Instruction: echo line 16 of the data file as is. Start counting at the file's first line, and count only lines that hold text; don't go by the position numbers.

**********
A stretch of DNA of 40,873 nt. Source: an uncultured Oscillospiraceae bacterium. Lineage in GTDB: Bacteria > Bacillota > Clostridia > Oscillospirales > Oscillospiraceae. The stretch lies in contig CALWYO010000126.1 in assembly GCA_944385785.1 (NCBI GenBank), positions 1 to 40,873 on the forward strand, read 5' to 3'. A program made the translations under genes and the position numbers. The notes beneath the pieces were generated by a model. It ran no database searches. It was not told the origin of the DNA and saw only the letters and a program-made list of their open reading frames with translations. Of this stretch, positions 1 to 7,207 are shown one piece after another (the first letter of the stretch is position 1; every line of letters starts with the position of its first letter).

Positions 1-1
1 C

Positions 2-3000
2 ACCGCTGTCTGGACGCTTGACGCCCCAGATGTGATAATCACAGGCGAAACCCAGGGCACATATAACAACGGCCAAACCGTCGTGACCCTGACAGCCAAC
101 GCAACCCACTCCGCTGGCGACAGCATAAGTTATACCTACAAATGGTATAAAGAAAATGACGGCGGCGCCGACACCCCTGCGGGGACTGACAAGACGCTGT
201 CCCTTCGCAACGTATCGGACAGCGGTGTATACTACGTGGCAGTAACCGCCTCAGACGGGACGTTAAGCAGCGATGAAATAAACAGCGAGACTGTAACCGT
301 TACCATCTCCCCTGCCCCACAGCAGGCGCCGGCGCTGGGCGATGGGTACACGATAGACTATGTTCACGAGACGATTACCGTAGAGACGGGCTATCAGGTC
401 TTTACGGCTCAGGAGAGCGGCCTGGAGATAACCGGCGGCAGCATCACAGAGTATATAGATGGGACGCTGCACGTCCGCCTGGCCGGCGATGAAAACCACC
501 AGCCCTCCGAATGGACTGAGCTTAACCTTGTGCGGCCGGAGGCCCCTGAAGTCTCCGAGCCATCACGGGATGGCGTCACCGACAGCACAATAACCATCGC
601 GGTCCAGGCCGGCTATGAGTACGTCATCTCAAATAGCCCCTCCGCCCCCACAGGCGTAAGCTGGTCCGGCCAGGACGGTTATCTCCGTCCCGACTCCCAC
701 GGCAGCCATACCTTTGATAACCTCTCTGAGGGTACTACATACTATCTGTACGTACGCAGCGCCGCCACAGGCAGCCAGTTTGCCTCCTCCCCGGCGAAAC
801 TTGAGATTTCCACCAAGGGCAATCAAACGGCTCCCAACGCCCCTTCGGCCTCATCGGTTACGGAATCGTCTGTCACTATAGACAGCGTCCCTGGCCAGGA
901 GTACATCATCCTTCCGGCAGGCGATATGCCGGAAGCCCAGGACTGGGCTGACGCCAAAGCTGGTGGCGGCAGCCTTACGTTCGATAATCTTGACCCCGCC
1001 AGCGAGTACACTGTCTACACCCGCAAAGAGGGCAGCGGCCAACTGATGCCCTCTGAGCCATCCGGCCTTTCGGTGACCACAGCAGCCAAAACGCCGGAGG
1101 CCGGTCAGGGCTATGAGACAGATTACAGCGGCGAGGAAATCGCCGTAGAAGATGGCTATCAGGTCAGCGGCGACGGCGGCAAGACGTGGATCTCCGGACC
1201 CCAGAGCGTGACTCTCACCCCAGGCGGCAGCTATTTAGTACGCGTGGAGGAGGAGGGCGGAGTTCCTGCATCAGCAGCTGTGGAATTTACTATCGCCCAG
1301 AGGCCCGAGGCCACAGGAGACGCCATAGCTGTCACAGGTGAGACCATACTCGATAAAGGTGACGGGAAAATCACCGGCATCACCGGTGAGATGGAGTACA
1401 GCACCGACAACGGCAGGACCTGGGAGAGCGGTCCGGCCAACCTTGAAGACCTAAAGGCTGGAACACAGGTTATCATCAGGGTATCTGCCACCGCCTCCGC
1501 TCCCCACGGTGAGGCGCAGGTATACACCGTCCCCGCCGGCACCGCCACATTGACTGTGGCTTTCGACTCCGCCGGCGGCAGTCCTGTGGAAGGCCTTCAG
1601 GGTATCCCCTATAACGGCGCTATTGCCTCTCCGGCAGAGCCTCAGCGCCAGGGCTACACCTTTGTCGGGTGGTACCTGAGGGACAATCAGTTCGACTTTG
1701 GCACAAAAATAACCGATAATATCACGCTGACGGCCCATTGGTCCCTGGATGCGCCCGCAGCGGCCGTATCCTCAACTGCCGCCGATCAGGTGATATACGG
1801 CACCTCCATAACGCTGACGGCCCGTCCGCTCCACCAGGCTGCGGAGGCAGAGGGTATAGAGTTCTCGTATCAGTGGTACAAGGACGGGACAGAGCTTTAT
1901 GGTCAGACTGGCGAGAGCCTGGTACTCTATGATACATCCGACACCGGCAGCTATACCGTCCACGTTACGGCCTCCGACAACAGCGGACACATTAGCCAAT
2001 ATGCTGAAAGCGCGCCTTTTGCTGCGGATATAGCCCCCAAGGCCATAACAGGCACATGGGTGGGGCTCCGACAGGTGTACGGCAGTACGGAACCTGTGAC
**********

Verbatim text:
1101 CCGGTCAGGGCTATGAGACAGATTACAGCGGCGAGGAAATCGCCGTAGAAGATGGCTATCAGGTCAGCGGCGACGGCGGCAAGACGTGGATCTCCGGACC